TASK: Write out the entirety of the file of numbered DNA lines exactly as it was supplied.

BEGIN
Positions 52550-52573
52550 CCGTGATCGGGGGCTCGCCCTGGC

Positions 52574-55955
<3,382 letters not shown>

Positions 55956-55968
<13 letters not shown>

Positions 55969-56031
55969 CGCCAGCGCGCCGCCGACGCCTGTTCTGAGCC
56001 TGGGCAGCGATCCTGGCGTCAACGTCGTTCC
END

Positions 52550-52573
52550 CCGTGATCGGGGGCTCGCCCTGGC

Positions 52574-55955
<3,382 letters not shown>

Positions 55956-55968
<13 letters not shown>

Positions 55969-56031
55969 CGCCAGCGCGCCGCCGACGCCTGTTCTGAGCC
56001 TGGGCAGCGATCCTGGCGTCAACGTCGTTCC